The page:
Carriers of mutations in the mitochondrial electron transport chain (mETC) are at increased risk of anesthetic-induced neurotoxicity. To investigate the neurotoxicity mechanism and to test preconditioning as a protective strategy, we used a Drosophila melanogaster model of Leigh syndrome. Model flies carried a mutation in ND23 (ND2360114) that encodes an mETC Complex I subunit. We investigated why ND2360114 mutants become susceptible to lethal, oxygen-modulated neurotoxicity within 24 h of exposure to isoflurane but not sevoflurane.


We used transcriptomics and qRT-PCR to identify genes that are differentially expressed in ND2360114 but not wild type fly heads at 30 min after exposure to high versus low toxicity conditions. We also subjected ND2360114 flies to diverse stressors prior to isoflurane exposure to test whether isoflurane toxicity could be diminished by preconditioning.


The ND2360114 mutation had a greater effect on isoflurane- than sevoflurane-mediated changes in gene expression. Isoflurane and sevoflurane did not affect expression of heat shock protein (Hsp) genes (Hsp22Hsp27, and Hsp68) in wild type flies, but isoflurane substantially increased expression of these genes in ND2360114 mutant flies. Furthermore, isoflurane and sevoflurane induced expression of oxidative (GstD1and GstD2) and xenobiotic (Cyp6a8 and Cyp6a14) stress genes to a similar extent in wild type flies, but the effect of isoflurane was largely reduced in ND2360114 flies. In addition, activating stress response pathways by preexposure to anesthetics, heat shock, hyperoxia, hypoxia, or oxidative stress did not suppress isoflurane-induced toxicity in ND2360114 mutant flies.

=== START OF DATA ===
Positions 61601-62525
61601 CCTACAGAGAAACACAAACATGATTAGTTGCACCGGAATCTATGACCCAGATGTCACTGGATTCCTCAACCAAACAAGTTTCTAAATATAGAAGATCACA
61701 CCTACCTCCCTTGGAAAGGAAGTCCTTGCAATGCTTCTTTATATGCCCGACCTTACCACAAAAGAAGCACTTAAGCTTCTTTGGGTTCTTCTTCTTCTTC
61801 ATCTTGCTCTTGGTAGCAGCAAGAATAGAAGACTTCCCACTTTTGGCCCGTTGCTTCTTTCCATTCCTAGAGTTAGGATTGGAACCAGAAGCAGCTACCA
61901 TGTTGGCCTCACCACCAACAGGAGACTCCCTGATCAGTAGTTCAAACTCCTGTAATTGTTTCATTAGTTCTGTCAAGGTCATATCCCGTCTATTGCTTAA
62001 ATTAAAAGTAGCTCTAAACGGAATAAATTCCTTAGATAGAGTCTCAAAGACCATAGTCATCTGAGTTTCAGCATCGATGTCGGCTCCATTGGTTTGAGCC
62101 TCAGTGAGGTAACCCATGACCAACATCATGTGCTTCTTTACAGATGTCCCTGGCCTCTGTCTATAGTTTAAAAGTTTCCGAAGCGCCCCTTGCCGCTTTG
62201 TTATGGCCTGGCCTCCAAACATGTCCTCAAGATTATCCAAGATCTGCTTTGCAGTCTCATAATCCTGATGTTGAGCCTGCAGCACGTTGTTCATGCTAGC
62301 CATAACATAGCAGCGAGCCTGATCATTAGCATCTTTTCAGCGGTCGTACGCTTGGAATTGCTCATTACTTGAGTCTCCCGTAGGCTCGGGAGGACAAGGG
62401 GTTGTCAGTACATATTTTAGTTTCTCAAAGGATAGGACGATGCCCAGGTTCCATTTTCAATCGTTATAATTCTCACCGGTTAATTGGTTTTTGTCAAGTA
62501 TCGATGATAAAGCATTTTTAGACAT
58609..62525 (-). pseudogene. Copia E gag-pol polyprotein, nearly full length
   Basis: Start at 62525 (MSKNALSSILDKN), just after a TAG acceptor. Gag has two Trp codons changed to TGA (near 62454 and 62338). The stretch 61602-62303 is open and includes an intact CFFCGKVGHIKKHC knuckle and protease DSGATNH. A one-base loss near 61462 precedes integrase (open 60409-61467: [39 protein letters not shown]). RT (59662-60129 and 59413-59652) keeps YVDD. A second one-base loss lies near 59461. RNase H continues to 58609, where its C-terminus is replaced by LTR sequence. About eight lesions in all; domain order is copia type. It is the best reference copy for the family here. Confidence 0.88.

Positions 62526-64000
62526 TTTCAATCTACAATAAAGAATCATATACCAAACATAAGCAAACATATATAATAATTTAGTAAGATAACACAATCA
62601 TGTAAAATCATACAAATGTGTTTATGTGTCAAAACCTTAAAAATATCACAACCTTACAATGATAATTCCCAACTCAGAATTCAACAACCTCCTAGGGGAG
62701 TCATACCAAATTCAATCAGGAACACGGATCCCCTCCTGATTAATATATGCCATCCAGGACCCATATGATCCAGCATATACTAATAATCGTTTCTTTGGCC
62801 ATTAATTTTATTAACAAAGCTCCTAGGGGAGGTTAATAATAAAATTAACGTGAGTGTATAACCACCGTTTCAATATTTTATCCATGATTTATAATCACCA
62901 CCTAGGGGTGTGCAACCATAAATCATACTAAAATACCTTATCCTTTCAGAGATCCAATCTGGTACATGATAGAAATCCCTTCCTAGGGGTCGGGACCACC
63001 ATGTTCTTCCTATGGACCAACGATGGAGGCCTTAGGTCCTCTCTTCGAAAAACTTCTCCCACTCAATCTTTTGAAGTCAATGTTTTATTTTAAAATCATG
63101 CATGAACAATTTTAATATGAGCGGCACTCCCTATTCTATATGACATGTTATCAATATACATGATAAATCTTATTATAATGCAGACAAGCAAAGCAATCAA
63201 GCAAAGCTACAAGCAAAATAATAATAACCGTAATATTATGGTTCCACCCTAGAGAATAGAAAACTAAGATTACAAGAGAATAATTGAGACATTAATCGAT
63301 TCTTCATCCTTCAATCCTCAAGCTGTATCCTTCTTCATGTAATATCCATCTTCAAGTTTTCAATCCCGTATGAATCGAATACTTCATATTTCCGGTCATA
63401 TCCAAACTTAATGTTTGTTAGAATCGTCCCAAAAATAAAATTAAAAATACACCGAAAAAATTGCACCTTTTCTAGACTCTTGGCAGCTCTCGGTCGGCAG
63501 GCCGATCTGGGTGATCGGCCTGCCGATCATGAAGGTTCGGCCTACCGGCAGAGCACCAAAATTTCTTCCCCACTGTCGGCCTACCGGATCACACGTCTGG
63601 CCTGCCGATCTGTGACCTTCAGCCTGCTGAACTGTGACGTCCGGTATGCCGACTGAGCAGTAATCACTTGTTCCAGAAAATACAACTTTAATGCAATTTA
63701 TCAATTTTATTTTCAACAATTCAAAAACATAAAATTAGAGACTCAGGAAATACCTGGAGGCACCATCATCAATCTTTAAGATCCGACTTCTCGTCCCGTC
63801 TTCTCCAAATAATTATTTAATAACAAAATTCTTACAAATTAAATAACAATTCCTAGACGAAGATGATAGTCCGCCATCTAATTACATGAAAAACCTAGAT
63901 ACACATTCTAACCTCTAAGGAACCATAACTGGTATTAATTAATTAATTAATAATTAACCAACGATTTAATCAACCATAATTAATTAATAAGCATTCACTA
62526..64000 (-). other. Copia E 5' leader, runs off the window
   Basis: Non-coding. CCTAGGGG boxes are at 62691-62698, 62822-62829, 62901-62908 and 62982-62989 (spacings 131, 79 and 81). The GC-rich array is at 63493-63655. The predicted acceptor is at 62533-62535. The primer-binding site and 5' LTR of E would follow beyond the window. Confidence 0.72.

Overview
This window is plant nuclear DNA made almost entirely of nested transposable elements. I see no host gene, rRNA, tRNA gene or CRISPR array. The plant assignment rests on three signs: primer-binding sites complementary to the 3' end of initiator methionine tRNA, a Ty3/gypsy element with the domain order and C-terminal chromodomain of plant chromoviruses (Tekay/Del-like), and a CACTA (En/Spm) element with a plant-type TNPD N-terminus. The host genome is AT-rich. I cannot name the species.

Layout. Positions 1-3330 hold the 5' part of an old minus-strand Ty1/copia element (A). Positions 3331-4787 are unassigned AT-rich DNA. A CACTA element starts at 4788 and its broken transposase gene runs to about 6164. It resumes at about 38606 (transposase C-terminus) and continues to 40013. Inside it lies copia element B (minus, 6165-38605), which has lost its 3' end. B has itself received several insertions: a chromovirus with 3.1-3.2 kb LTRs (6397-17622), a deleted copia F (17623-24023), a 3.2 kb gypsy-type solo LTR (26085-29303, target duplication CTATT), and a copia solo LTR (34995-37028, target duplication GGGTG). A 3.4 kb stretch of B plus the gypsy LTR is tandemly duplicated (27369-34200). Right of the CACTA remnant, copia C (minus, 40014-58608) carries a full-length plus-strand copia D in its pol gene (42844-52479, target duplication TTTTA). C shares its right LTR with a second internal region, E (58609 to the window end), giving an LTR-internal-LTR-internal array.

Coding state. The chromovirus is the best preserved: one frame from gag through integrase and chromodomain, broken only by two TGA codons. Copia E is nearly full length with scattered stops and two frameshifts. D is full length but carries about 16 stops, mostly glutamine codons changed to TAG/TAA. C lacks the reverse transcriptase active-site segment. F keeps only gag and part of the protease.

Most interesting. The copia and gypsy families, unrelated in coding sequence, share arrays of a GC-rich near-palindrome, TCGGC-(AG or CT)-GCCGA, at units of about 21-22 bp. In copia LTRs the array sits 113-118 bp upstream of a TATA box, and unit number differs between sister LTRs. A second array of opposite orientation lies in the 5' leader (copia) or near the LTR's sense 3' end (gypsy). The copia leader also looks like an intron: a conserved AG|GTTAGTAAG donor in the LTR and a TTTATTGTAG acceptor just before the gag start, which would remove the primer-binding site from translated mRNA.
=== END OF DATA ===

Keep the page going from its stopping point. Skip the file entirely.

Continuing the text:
Mutation of an mETC Complex I subunit generates differential effects of isoflurane and sevoflurane on gene expression that may underlie their differential effects on neurotoxicity. Additionally, the mutation produces resistance to preconditioning by stresses that protect the brain in other contexts. Therefore, Complex I activity modifies molecular and physiological effects of anesthetics in an anesthetic-specific manner.